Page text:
Roy says this would be impossible without Alphacam.
“It not only saves up to 30% on time, but because of its accuracy we’re machining everything correctly first time every time. It’s also helped reduce waste, and provides faster set-ups.”
For CNC programmer Kieran Gunn, the Pro Evolution led to a major change in his job role. “I feel really privileged, as I’ve been given responsibility to create all the parts that go on it. I find it exciting that I’m writing programs for the first machine of its kind in the country.
“Previously, I was a setter, just loading and operating the three-axis machines. But now, I’ve been trained in programming with Alphacam and I have much more input in creating the individual pieces that are assembled together to make the finished furniture,” says Kieran.
The components are designed in SolidWorks, and once he has imported the CAD file into Alphacam he creates a bounding box so that he knows the full dimensions of the part.
“I add extra stock so I know the size of the blank pieces of rail I’m going to put into the machine. Then I reposition the model and assign the material. After that, I put it into reference points in Alphacam where it’ll be loaded into the machine.”
Kieran finds Alphacam’s solid feature extraction function especially useful for taking a face and projecting the edges to the work plane. “I use work planes regularly for the different sides of the part – and machining styles are also useful to help me work quicker and use similar toolpaths and styles, particularly for mortise and tenon joints.”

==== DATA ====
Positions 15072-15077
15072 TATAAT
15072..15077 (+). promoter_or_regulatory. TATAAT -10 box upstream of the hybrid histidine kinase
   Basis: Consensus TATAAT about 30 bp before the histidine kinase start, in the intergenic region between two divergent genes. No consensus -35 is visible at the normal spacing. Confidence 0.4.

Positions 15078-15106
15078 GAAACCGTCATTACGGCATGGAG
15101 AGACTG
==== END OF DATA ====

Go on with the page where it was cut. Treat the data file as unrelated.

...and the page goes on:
Kieran describes the software as “extremely flexible,” allowing different working style for individuals.
“There are many ways of achieving the same result. I might work on a part in a certain way, and someone else may use a different method to achieve it.”
A point echoed by Kevin Dover, who programs the CMS Ares, and assists on the Pro Evolution. He, too, was a machine setter before Ercol Furniture began its five-axis journey with Alphacam and the Ares in 2015. Now he mainly programs seat frames, along with a number of components from the bending shop, such as arms and back rails for stacking chairs, which he says require more complex programs. He imports the SolidWorks file into Alphacam, uses the feature extraction function to finalise geometry parameters, and assigns tools before outputting the post.
“Whether I’m programming for the Ares or the Pro Evolution, Alphacam’s versatility means it communicates successfully with different types of machines,” explains Kevin.
Roy Graves concludes: “Using Alphacam with the Ares and Pro Evolution gives us much faster cycle times. We can now start to look at reducing our batch sizes, and get down to single batch production.
“We’re typically looking to use the improved machining process to change our production methods further downstream on the shop floor. That will enable us to load the factory more often, meaning we can respond quicker, improving our customer turnaround times even more.”